The impact of stroke on the lives of patients and their carers seen in the French film “Amour” directed by Michael Haneke was an eye opener to audience around the world, and justifying the film winning the Oscar for the best foreign film in 2012. As stroke organisations around the world celebrate the “World Stroke Day” on the 29th of October this year another French film “Abuse of weakness” tackles the trials and tribulations of life in the aftermath of a stroke.
Directed by Catherine Breillat, and based on her book “Abus de faiblesse”, the film tells a semi-autobiographical story of the director following her stroke in 2004. Three years after her stroke, she got involved with a conman Christophe Rocancourt who she approached to act in one of her films.
What followed was a series of dubious financial transactions where she gave him a lot of money in loans. Subsequently she took him to court for abusing her “diminished capacity after stroke”, and he was eventually sentenced to prison. Catherine Breillat wrote an account of this financial abuse in a book that was published in 2009. The book’s title refers to a legal term described as “abuse of weakness”.
In the film, we see Isabelle Huppert as “Maud” an accomplished director who has a disabling stroke. After a spell in hospital struggling with physiotherapy sessions were I had to use Shoulder Kinesiology Tape, and frustrating speech impairment, she is back at home living alone but determined to lead an independent life. Undeterred by left arm weakness and spasticity, frequent falls, and epilepsy, she pursues her passion of writing and making films.
One night while watching television, she comes across “Vilko Piran” a man recently discharged from prison for a smuggling offence in Japan; he is doing a TV interview promoting a book he has written based on his prison memoirs. She is intrigued with his deadly charms, bitter pride and intelligence, and decides to cast him as an actor for her new film. A series of meetings follow where the two embark on an artistic mentoring relationship, which soon evolves into a financially abusive one. Vilko asks her repeatedly for loans to fund his financial scams.
Financial abuse of stroke survivors is a topic that has not been handled before in film, although the director says “This is not a film about stroke, as much as a story about the fragility of human emotions, and manipulation by others”. Diminished capacity after stroke and the potential for several forms of physical, emotional, and financial abuse amongst dependent patients is largely underestimated. Assessing capacity and proving legal liability in dubious financial transactions is a complicated process that warrants psychological expertise to support the judiciary system in reaching a fair verdict (Gibson SC, and Greene E 2013).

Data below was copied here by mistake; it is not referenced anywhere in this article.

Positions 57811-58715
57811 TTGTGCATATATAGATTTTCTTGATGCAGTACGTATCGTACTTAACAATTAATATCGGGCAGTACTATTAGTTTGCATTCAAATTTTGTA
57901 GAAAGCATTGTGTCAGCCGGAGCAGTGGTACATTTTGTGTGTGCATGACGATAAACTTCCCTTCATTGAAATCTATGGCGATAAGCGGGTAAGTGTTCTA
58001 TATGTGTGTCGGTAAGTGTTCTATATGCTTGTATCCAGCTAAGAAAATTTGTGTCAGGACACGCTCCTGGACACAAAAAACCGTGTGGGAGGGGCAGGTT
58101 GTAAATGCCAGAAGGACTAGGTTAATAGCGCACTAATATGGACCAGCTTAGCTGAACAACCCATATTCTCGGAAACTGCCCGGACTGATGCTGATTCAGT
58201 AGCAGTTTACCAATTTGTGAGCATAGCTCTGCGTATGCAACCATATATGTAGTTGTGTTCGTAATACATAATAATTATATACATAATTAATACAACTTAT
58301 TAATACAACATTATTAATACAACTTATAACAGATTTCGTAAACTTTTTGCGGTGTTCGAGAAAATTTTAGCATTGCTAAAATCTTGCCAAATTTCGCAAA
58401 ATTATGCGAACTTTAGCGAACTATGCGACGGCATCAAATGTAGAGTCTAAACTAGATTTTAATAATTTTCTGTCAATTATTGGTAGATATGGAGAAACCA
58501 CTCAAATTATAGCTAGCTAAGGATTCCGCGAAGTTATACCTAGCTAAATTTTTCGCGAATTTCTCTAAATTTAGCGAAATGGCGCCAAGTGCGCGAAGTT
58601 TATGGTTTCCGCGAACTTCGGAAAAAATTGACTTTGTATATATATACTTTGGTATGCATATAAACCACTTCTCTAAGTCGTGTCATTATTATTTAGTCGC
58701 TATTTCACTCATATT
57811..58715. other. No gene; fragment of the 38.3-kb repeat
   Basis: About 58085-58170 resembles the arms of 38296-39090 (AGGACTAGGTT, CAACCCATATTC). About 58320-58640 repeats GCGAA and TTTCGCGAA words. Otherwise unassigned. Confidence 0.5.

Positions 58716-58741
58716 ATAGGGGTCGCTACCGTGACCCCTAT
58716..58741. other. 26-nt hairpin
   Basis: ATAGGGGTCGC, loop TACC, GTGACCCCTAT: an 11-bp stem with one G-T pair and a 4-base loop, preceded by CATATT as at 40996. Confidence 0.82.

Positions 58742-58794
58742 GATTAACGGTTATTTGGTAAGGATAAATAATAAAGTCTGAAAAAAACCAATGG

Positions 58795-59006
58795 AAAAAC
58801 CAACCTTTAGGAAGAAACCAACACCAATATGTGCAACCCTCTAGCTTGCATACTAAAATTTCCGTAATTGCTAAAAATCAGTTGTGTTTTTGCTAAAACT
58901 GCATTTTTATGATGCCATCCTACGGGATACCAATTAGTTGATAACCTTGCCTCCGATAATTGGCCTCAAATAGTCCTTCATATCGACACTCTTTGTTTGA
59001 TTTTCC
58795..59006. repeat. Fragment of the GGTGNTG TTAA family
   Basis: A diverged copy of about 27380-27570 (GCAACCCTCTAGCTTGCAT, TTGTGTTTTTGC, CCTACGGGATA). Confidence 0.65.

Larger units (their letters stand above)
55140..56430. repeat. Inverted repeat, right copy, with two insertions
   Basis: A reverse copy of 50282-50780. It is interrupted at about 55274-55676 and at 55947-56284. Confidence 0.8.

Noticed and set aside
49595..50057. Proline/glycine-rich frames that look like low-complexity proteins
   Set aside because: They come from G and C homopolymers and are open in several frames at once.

In the film, the stroke survivor “Maud” is seen as a person relishing the fact that she is disabled, and using her disability as a weapon to control others “I like to make men my servants, and this is one advantage of being a cripple”. Although the notion of using disability to dominate others may upset lots of stroke survivors, their carers and stroke support organizations, it is still refreshing to see a realistic portrayal of a stroke survivor as an individual with “warts and all” and not as a “saint”.
The film relies on the viewer’s intelligence to make a judgement as to “who is abused, and by whom” and may suggest that both partners may be accountable for an abusive relationship. Catherine Breillat says “my films are never black or white, and “Maud” in the film is me, Isabelle Huppert, and the fictional character too”. However in real life the side effects of medications for epilepsy after her stroke was a strong factor in Catherine’s diminished awareness when she gave Christophe large amounts of money up to 700,000 Euros.
“Living with a stroke is like an astronaut walking on the moon alone for the first time”, the director says. These physical and emotional difficulties are sensitively handled in the film making the audience empathize with “Maud” in her longing to be able to walk, to be able to smile, and simply to be “normal again”. The psychological impact on emotional well-being, unidentified anxiety and depression are common sequelae after a stroke, and health care professionals should be vigilant to their existence and attempt to treat them (Ayerbe L et al 2013).
Films such as “Abuse of weakness” can contribute a lot by increasing general awareness of the existence of these hidden ailments, in addition to various forms of abuse, expose them for public debate, and through those initiatives may offer an attempt of helping stroke patients and their cares.
- Ayerbe L, Ayis S, Wolfe CD, Rudd AG. Natural history and outcomes of depression after stroke: systematic review and meta-analysis. Br J Psychiatry 2013; 202 (1): 14-21.
- Gibson SC, Greene E. Assessing knowledge of elder financial abuse: a first step in enhancing prosecutions. J Elder Abuse Negl 2013; 25 (2): 162-82.
Address for correspondence: Dr Khalid Ali, senior lecturer in Geriatrics, Brighton and Sussex Medical School